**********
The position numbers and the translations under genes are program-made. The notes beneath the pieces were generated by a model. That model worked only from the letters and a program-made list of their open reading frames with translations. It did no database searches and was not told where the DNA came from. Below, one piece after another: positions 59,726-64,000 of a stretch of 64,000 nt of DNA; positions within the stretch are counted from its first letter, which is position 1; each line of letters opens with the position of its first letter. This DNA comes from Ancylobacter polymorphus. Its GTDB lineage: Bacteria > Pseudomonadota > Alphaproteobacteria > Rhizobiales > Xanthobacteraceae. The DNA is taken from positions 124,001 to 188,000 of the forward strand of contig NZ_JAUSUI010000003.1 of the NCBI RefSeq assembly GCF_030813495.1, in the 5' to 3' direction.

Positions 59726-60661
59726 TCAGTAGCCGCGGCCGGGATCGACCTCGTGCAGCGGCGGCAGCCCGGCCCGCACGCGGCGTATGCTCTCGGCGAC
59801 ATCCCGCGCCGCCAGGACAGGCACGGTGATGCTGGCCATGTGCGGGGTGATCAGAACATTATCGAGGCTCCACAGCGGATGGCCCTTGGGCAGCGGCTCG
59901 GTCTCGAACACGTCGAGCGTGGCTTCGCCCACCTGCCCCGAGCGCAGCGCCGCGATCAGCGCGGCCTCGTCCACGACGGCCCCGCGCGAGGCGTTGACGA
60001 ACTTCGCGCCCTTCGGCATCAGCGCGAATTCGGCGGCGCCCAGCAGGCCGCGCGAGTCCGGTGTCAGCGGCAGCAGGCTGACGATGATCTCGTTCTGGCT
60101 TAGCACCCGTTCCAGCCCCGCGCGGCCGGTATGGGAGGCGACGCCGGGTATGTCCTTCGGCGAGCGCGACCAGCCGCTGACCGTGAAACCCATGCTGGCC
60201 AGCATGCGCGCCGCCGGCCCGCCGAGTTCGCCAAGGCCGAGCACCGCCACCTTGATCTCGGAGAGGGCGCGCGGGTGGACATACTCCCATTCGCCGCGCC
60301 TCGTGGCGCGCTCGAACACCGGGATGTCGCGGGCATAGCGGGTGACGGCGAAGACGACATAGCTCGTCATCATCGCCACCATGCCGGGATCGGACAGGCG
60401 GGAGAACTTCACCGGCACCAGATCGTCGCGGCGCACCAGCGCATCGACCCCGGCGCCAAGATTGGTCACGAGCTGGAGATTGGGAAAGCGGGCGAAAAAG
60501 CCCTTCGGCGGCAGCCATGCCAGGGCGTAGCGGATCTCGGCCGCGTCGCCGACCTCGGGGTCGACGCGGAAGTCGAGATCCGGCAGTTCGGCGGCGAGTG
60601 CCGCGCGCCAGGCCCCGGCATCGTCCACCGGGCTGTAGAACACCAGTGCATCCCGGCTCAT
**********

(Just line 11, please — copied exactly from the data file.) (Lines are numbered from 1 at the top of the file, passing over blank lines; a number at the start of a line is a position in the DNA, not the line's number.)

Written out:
60501 CCCTTCGGCGGCAGCCATGCCAGGGCGTAGCGGATCTCGGCCGCGTCGCCGACCTCGGGGTCGACGCGGAAGTCGAGATCCGGCAGTTCGGCGGCGAGTG